Draper:  Be incredibly stubborn and really fight to tell the story that you want.  Fight to have your voices heard.  If you’re a new filmmaker or a first time director, people will tell you how hard it is, and it can be discouraging.  Hear it, understand it, make preparations for it, but don’t be deterred by it.

HBR:  Is there anything else that you would like to share with the audience about the film and about the process?

Draper:  The film is a documentary, but we hope that people will watch and enjoy the drama.  There is a lot of humor in the film because it’s essentially about a bunch of kids who went to Germany during the time of Hitler, and they had an incredible experience.  We can take their experiences and apply them to our own lives about dealing with adversity and dealing with setbacks and turn lemons into lemonade.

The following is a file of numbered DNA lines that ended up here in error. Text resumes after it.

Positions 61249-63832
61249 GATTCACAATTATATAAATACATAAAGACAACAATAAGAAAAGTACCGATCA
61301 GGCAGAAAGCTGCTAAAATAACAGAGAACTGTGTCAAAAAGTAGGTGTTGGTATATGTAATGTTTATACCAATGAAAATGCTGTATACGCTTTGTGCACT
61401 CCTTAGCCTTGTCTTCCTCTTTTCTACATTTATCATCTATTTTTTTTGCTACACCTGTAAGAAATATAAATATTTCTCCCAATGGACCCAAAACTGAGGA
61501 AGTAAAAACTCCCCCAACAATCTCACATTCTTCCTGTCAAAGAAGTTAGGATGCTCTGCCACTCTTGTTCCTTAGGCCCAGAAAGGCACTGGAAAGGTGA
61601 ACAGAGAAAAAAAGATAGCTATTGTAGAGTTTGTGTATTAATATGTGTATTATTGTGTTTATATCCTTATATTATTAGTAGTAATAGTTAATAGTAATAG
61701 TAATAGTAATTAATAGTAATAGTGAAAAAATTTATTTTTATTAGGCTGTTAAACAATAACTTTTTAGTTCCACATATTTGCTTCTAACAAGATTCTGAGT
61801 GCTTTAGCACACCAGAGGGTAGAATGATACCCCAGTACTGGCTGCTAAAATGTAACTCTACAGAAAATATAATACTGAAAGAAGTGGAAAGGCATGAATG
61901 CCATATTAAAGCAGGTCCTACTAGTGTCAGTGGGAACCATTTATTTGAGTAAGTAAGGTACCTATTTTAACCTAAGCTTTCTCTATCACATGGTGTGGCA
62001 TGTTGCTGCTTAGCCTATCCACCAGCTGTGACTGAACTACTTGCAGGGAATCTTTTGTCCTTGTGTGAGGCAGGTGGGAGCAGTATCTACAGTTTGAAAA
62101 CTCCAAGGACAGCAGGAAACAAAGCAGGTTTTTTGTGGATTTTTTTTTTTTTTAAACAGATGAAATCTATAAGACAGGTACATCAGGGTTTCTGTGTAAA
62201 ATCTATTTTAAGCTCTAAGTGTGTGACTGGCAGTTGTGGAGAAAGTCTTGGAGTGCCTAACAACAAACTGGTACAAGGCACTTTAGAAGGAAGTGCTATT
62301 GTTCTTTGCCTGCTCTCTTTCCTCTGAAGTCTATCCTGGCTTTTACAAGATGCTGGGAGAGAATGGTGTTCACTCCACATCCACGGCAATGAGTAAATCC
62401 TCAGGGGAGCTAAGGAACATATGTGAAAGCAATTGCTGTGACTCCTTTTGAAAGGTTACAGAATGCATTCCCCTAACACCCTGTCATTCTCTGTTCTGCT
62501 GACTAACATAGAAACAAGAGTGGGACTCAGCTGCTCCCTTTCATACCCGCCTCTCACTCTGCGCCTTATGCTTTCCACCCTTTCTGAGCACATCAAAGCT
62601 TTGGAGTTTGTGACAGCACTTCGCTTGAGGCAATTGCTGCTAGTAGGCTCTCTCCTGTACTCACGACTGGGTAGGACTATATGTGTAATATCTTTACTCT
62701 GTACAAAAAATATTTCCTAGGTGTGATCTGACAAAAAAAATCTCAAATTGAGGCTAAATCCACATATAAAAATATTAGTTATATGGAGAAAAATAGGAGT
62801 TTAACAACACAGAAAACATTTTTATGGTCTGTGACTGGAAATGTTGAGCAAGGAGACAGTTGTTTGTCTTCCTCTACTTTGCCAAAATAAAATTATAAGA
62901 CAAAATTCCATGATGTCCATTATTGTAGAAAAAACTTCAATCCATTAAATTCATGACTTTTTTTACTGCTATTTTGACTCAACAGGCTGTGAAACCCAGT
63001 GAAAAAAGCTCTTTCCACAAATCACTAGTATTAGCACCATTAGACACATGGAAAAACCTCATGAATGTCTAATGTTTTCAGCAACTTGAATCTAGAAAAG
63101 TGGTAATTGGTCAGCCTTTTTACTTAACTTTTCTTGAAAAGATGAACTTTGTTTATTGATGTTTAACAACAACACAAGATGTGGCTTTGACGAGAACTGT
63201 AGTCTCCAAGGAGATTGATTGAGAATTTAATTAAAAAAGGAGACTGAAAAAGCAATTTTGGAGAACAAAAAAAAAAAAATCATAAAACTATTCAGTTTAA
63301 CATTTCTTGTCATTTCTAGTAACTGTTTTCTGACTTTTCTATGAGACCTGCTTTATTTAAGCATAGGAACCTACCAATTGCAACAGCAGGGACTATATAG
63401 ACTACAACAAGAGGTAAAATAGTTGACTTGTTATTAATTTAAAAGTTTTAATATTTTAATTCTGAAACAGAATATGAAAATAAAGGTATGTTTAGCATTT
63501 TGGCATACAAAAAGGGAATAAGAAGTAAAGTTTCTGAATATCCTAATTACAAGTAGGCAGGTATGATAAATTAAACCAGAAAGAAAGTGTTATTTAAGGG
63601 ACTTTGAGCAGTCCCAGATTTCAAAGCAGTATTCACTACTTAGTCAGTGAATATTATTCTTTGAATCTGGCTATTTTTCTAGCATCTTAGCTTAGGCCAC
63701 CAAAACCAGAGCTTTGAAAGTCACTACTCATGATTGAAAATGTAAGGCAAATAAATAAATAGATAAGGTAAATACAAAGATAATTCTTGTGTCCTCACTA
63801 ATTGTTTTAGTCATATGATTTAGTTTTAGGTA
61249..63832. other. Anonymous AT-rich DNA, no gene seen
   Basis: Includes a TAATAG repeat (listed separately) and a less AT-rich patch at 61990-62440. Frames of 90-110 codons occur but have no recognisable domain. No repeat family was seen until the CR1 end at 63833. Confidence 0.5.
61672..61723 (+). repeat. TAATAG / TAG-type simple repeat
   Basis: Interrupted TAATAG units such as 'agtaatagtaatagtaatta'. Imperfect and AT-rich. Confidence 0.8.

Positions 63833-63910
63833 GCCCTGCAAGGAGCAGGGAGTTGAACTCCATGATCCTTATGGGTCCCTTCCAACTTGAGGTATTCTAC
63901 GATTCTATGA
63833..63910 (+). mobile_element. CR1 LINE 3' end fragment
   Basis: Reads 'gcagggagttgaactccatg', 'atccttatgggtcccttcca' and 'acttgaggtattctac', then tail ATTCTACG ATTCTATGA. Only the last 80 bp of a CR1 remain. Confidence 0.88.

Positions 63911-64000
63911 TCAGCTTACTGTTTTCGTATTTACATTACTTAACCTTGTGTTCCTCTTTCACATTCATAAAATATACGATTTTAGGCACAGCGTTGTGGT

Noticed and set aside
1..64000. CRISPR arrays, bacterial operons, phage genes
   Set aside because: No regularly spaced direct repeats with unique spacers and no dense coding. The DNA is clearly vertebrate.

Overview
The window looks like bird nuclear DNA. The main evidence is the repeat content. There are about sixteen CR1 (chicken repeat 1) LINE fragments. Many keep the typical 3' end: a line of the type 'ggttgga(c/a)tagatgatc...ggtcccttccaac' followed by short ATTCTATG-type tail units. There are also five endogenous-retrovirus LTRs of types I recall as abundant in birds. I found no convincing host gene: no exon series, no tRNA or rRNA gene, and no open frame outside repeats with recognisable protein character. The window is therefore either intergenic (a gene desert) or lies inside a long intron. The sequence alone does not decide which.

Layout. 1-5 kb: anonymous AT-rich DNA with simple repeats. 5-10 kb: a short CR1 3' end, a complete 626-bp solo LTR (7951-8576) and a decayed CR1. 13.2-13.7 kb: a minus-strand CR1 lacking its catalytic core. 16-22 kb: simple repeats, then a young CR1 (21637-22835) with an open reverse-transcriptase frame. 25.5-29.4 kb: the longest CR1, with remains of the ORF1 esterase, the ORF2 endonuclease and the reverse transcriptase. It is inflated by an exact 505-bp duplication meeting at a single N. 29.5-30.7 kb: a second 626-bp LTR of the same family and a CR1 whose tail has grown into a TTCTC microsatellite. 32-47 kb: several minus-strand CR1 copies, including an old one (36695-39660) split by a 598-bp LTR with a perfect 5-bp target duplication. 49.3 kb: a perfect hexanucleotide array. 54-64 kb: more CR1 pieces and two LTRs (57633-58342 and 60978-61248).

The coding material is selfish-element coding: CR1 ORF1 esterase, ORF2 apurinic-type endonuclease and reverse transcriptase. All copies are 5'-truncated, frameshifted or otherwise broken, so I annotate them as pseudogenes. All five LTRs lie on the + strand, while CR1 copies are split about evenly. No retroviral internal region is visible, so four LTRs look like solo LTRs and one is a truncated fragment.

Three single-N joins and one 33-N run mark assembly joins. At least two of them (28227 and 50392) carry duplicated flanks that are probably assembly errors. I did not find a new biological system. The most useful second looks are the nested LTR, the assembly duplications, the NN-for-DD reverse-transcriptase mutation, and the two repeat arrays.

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About The Author

Founder, HBR Media

K. Nicole Mills is the Founder of HBR Media. She transitioned from Wall Street to television and film development, and has worked at NBCUniversal, Universal Pictures, and Showtime Networks. She currently develops digital programming for premium networks. Reach out anytime! info@hbrmedia.org